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Cave Diving. Wet, or Dry. Pros/Cons

Discussion in 'Cave Diving' started by Boston Breakwater, Oct 20, 2020.

  1. Manatee Diver

    Manatee Diver Stop throwing lettuce at me! ScubaBoard Supporter

    # of Dives: None - Not Certified
    Location: Tampa Bay, FL
    1,779
    1,641
    113
    I dive wet in Florida, but not by choice. Right now I am using a 5mm full suit with hood, and a heated vest underneath (set to low during the dive, and high on deco). It is tolerable for the 1-2 hour dives I am doing, but I can shiver on deco. And on winter days I wrap myself in my Surf Fur with my heated vest on high, until I get all my gear in the car and have it on high heat too.

    Once I can afford a prosthetic and can go in the water, I will be buying a drysuit shortly there after.

    ETA: I am mostly diving the High Springs area caves. The panhandle caves are noticeably colder, and so was Madison. Even in Mexico I found myself getting cold enough to turn my vest on during some of the longer dives. Though it wasn't intolerable.
     
    Dark Wolf and Boston Breakwater like this.
  2. rjack321

    rjack321 ScubaBoard Supporter ScubaBoard Supporter

    # of Dives: 1,000 - 2,499
    Location: Port Orchard, WA
    10,642
    5,165
    113
    There is no way to warm up in a wetsuit. You are only going to get cooler as the dive and deco goes on.

    Blowing up your drysuit and parking yourself on the ceiling at the 20ft O2 stop can easily triple the insulation value of your drysuit exactly when you need to minimize peripheral vasoconstriction.

    There are plenty of beginner cave divers diving wet in FL. Pretty much everyone doing long serious dives is dry. MX is 7 or 8 degrees F warmer and diving wet is more plausible there.

    Putting you redundant buoyancy source on your body makes a lot more sense than freezing with tons of gas not doing anything for your insulation cause its in your wing.
     
  3. Capt Jim Wyatt

    Capt Jim Wyatt Hanging at the 10 Foot Stop Staff Member

    # of Dives: 5,000 - ∞
    Location: High Springs - Cave Country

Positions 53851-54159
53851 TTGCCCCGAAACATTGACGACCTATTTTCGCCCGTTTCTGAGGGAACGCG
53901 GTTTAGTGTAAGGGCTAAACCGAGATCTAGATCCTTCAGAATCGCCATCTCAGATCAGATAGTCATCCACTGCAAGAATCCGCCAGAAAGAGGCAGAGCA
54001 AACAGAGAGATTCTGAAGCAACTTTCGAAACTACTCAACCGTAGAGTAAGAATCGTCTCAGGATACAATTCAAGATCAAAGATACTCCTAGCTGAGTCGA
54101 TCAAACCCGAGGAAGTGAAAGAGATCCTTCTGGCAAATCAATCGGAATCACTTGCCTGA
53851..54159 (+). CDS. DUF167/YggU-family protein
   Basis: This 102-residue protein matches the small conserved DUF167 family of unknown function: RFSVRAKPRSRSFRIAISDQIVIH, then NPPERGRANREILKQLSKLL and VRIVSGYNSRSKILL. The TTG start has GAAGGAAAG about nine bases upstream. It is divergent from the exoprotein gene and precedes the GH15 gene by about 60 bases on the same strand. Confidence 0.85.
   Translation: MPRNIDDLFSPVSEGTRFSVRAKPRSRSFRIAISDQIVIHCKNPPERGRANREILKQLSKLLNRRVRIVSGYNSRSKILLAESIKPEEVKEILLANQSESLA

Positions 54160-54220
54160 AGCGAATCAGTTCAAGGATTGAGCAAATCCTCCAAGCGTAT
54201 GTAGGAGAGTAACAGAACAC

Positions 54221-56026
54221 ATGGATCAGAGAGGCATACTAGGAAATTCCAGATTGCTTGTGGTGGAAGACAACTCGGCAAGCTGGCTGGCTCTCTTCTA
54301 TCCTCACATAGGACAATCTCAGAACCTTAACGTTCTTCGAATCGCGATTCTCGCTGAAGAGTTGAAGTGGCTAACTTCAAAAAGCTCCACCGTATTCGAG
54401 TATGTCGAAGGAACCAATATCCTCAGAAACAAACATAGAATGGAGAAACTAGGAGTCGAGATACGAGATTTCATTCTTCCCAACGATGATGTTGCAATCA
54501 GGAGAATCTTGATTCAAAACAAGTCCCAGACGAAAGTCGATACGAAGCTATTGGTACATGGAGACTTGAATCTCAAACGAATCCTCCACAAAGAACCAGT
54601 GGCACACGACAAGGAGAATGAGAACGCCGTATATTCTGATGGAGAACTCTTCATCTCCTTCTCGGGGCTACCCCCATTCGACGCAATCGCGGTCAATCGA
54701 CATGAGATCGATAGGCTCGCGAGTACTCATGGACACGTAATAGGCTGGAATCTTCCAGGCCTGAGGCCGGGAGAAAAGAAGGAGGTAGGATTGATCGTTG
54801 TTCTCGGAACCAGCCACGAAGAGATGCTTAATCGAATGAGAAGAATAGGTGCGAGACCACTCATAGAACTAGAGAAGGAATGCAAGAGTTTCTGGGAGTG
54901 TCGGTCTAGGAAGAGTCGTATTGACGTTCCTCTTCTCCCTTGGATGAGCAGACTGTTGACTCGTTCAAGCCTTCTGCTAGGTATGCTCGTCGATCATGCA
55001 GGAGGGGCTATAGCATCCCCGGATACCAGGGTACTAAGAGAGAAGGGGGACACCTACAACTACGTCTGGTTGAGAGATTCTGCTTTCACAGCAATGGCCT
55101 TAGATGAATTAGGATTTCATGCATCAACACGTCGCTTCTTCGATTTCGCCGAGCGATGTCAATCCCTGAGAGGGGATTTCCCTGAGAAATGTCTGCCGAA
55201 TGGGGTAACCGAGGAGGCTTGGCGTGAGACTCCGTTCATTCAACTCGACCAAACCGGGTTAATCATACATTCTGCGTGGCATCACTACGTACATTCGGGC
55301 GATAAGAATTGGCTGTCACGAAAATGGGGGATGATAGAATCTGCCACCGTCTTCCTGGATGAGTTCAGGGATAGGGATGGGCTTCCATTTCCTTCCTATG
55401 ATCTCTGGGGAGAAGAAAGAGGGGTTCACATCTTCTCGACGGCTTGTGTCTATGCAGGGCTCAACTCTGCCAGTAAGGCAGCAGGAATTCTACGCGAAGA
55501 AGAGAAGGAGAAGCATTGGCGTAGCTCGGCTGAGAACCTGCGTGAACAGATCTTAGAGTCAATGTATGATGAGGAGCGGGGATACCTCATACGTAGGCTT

2,542
    1,725
    113
    I agree the best long term answer is dry. However entry level cave divers doing 60-70 minute dives are generally OK in a 5-7 mil wetsuit. I have a 7 mil Farmer John that has a 7 mil shorty that goes over the top of it and I am OK thermally with that for dives less than 90 minutes. I do have a dual bladder wing. I sometimes use this in the hot days of summer simply to avoid heat exhaustion on the surface.

    Normally I dive dry all other times particularly if I have to make deco stops. During deco stops in a wetsuit it can get very uncomfortably cold, long deco stops you can start to shiver and as @rjack321 pointed out this is not a good situation for proper decompression.
     
    Boston Breakwater likes this.
  4. The Chairman

    The Chairman Chairman of the Board

    # of Dives: I just don't log dives
    Location: Cave Country!
    60,645
    29,002
    113
    I'm the outlier of the group: I dive in just a swimsuit and t-shirt. After 4 hours I start to feel uncomfortable. I love the 70-degree water. I guess when you're built like a manatee you get to dive like one. Now if I can only get all those Save the Manatee groups to stop pushing me back in the water. :D :D :D
     
  5. tursiops

    tursiops Marine Scientist and Master Instructor ScubaBoard Supporter

    # of Dives: 2,500 - 4,999
    Location: U.S. East Coast
    10,753
    8,527
    113
    A Thermalution heated vest works great for deco, if you are getting chilled.
     
    Capt Jim Wyatt likes this.
  6. Capt Jim Wyatt

    Capt Jim Wyatt Hanging at the 10 Foot Stop Staff Member

    # of Dives: 5,000 - ∞
    Location: High Springs - Cave Country
    2,542
    1,725
    113
    LOL. Pete is the exception to the rule.:cheers:
     
    Boston Breakwater likes this.
  7. Boston Breakwater

    Boston Breakwater "Outlaw." Solo Diver ScubaBoard Supporter

    # of Dives: 1,000 - 2,499
    Location: Brunswick, Georgia.
    521
    491
    63
    @tursiops @Capt Jim Wyatt
    Hello. I own an Apeks WTX6R. I bought it because, I dive "Solo." very often.
    I honestly don't recall where I read it.....I was under the impression that dual bladder wings were frowned upon in Cave diving. Maybe, it was someone's opinion.
    I know Nothing about cave diving. I'll try to relocate the article.
    I guess... I'm hijacking my own thread.
    I know that there are specific gear requirements....yet, I'm curious now.
    Is the Apeks WTX6R bladder, along with Faber L.P. Double 95's acceptable for apprentice cave?
    Cheers.
     
  8. Capt Jim Wyatt

    Capt Jim Wyatt Hanging at the 10 Foot Stop Staff Member

    # of Dives: 5,000 - ∞
    Location: High Springs - Cave Country
    2,542
    1,725
    113
    Dual bladder wings are fine for cave diving, I use a Dive-Rite Classic Dual bladder wing for all my cave diving.

    The Apeks wing is fine and LP 95's are very commonly used, I have a set that I use for cave diving.
     
    Boston Breakwater likes this.
  9. Manatee Diver

    Manatee Diver Stop throwing lettuce at me! ScubaBoard Supporter

    # of Dives: None - Not Certified
    Location: Tampa Bay, FL
    1,779
    1,641
    113
    Hey that's my joke. :D

    As punishment for stealing it we need to go diving. :cheers:
     
    The Chairman likes this.
  10. The Chairman

    The Chairman Chairman of the Board

    # of Dives: I just don't log dives
    Location: Cave Country!
    60,645
    29,002
    113
    Since I don't dive dry, I always dive dual bladder wings in a cave. I'm fat, not stupid. :D
     

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